Public high school students in Zachary, St. Tammany Parish and Central were among the top scorers in the state on test results released Tuesday.
Freshmen, sophomores and juniors enrolled in algebra I, English II, English III, geometry, biology and U.S. history courses were tested on their mastery of the subjects.
Less than 50 percent of students in East Baton Rouge Parish scored “good” or “excellent” on End-of-Course exams administered in December and May. The district’s 49 percent proficiency marked a 5 percent improvement from the last round of tests.
Orleans Parish students’ mastery jumped from 61 percent to 68 percent.
Suburban areas — with the exception of Baker — fared better with 75 percent of students in Zachary, St. Tammany and Central scoring “good” or “excellent.” Ascension Parish was just a bump down with 74 percent scoring “good” or “excellent.”
St. Tammany Parish Superintendent W. L. “Trey” Folse III said the scores were welcome news. “I know we’re working hard, and I say this all the time, we have a community that values education,” Folse said.
Zachary Community Schools Superintendent Scott Devillier said there is no secret to his district’s success.
He said school administrators have the support of the school board and the community.
“Our teachers are working hard to meet the needs of every student every day. We are constantly evaluating our data, and looking for areas of improvement,” Devillier said.
The test is a successor to the Graduation Exit Exam, which high school students formerly had to pass to earn a traditional diploma. Now students have to earn a “fair” or above in three of six subjects to earn a standard diploma.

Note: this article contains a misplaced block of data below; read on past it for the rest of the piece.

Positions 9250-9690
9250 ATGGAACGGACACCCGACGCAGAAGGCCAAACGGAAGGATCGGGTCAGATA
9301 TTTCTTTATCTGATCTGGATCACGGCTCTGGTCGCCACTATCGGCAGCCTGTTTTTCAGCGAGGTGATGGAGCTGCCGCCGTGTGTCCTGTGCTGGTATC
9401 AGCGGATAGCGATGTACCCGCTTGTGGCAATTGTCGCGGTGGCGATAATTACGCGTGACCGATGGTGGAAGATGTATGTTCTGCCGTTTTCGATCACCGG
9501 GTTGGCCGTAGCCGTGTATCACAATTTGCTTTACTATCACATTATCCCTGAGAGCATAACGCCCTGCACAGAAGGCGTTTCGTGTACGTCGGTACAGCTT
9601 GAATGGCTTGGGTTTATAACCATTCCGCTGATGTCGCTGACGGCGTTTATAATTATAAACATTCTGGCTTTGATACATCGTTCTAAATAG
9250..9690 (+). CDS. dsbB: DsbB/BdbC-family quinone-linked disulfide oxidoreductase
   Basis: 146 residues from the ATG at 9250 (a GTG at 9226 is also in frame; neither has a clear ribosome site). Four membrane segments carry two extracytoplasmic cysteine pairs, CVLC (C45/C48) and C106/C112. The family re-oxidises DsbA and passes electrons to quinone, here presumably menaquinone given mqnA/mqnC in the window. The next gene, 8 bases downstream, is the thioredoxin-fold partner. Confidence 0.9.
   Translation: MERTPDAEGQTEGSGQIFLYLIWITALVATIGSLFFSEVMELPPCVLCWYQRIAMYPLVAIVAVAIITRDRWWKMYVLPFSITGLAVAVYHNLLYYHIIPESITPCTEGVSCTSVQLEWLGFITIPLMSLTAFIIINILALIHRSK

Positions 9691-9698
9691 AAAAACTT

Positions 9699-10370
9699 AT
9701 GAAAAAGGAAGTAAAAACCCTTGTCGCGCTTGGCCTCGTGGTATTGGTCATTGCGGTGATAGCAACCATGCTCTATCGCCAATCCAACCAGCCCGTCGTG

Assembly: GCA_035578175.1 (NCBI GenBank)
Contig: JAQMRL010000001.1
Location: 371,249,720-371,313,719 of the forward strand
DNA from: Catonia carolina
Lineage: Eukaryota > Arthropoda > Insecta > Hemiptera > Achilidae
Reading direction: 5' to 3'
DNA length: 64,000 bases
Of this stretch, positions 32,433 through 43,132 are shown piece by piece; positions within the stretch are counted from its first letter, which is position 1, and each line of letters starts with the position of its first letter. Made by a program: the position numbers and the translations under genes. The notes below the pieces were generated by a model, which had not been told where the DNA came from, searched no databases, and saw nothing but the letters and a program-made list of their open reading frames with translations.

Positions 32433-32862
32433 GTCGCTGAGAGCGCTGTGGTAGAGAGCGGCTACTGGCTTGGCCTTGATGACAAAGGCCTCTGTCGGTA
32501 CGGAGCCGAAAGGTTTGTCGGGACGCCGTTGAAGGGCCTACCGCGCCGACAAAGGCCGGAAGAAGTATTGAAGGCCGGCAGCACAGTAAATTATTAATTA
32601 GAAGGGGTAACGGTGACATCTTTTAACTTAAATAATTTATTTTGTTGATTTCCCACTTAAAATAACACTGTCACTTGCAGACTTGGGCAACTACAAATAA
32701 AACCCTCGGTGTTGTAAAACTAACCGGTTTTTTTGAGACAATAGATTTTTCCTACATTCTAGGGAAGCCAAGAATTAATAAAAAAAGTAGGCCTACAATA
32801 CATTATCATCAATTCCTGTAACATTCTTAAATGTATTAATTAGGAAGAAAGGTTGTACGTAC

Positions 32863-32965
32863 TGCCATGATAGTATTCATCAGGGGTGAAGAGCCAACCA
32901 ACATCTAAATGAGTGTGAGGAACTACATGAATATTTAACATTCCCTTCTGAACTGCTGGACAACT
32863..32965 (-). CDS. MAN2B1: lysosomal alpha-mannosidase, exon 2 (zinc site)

Students can score “excellent,” “good,” “fair” or “needs improvement.”
“Fair” is considered passing. But the state deems a student scoring “good” or “excellent” as proficient.
Statewide, high school students’ proficiency improved 4 percent compared to the last round of tests in December 2011 and May 2012. Fifty-nine percent of students across the state were proficient compared to 55 percent in the last round.
“Our educators and families have made it a priority that students master fundamental skills in high school, ultimately preparing our kids for college or a career,” State Superintendent John White said in a prepared statement.
The lowest percentages of “good” or “excellent” scores were in Claiborne, East Feliciana, Franklin, Madison, St. Helena and Tensas parishes, the City of Baker School District and the Recovery School District.
The biggest improvement was in Union, Evangeline, East Carroll, Pointe Coupee and Jackson parishes.
Statewide, English II was students’ strongest subject, with 75 percent scoring “good” or “excellent.” Nearly 50 percent of students scored “fair” or “needs improvement” in U.S. history, a new addition to the exam.
The tests will be revamped in 2015 as part of a nationwide drive for more rigorous academic standards. Starting with the 2014-15 school year, end-of-course tests in math and English will be replaced by exams linked to the new, common core curriculum.
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